Zeroes and Ones

Dear Blog Diary,

I’m sorry I haven’t been posting lately.

It’s not that I don’t love you anymore, really. You see, what happened is that my computer sort of died. When I turned it off on Saturday night, it was working fine. But when I tried to start it on Sunday morning, nothing happened. Oh, there were a few whirring sounds, but none of the reassuring beeps it usually makes as it’s booting. So I switched to a different computer, but had a hard time finding you on the internet, Blog Diary. My other computer (the one that died) knew exactly where everything is, and it even remembered all my secret passwords and stuff. Without it, I had to figure out how to get my email, how to get my work stuff done and how to log onto you, dear Blog Diary.

And all the while I was distraught about my dead computer.

I figured out that my computer was dead because the motherboard broke. When something that cost $150 and contains 10,000 teeny tiny little components breaks, I have found that it’s best not to try and fix it, but to get a new one. But I had a little hitch in that plan: It seems that in the three short years since I built the computer, technology has advanced far into the future and all the motherboards that are currently available to buy won’t work with all the rest of the stuff in my dead computer, like my memory and my video card. It took an extra day to find a store that still had a replacement motherboard that wouldn’t force me to buy $1.6 million dollars worth of new peripherals.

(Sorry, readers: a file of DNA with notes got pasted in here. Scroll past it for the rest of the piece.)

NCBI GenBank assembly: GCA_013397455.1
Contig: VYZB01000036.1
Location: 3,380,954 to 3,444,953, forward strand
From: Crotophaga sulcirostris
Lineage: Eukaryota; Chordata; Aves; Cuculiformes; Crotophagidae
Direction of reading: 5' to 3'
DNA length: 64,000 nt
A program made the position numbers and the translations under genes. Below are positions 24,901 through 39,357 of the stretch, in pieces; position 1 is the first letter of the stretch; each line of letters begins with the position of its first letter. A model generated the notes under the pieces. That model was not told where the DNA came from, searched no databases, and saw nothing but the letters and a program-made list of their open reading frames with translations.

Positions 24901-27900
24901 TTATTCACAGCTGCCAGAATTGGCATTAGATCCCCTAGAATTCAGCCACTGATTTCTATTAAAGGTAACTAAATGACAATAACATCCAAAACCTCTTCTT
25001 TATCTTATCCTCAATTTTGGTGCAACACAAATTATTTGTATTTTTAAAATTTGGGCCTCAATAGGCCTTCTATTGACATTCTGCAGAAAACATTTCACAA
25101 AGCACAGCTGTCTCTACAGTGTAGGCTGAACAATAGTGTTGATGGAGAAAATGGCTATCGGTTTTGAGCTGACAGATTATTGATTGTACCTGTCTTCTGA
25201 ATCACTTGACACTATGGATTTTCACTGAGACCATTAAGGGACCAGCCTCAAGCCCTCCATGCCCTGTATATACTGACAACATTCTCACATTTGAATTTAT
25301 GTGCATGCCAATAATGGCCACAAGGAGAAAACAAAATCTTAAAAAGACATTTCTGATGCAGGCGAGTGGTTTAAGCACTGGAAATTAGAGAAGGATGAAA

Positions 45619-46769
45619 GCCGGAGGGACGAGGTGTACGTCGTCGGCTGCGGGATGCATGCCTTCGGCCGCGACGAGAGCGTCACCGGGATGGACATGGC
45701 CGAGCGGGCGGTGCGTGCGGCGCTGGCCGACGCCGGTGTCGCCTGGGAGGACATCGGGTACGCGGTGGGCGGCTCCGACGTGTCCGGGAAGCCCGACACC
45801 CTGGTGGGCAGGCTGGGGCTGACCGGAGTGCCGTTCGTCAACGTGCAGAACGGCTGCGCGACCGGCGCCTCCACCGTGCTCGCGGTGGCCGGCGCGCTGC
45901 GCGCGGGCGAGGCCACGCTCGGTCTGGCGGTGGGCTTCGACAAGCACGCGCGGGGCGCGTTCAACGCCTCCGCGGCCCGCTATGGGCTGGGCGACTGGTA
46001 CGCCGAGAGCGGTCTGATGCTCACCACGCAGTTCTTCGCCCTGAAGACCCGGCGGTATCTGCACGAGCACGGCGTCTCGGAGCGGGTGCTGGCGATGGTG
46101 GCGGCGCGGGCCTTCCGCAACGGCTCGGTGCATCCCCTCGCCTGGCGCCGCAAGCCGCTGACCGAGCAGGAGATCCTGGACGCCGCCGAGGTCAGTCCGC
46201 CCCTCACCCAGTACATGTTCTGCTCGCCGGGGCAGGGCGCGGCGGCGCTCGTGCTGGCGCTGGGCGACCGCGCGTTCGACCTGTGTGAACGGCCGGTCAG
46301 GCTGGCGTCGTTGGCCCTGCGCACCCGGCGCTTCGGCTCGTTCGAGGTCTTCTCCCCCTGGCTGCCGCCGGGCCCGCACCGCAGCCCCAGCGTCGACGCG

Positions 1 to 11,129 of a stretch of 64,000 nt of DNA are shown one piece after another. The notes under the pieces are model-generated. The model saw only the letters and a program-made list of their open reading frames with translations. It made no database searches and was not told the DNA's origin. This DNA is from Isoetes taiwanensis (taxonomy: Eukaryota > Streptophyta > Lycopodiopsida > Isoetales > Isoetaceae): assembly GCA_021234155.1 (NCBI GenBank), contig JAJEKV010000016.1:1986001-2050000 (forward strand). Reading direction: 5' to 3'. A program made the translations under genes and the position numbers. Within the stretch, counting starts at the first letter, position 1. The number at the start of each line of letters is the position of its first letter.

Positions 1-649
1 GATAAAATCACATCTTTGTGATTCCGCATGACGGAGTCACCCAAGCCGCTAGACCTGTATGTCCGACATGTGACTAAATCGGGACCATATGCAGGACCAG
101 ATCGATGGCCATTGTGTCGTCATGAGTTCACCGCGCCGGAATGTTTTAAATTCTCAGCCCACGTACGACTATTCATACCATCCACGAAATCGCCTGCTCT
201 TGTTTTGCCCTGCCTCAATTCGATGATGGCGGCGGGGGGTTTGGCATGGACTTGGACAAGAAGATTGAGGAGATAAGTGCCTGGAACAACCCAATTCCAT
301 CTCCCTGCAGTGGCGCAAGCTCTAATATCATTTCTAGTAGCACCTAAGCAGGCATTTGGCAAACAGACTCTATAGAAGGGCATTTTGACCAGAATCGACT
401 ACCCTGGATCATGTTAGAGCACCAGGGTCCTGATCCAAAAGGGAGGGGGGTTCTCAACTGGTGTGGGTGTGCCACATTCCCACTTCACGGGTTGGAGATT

Even then, I had to buy a new processor. Can you believe it Blog Diary, the guy in the store laughed at my “old” 2.8 Ghz Pentium 4. “A Socket 478,” he said. “Hey, guys, come look at this old thing!”

To avoid further embarrassment, I immediately purchased a Pentium D chip to go with my new motherboard. It is much faster, plus it is “dual core,” which is the modern, high-tech way to say there are actually two processors in it.

So now I have to put all this together and get it talking to the RAM and the AGP card and the modem and ethernet port and all the drives. Remember, Blog Diary, when I was a computer geek? Those were the days, eh? I carried a screwdriver in my pocket protector at all times, and I could assemble a P3 in the dark with one hand. Well, the computer world has passed me by, and I must now struggle with this thicket of cables and parts and arcane terminology like a newbie.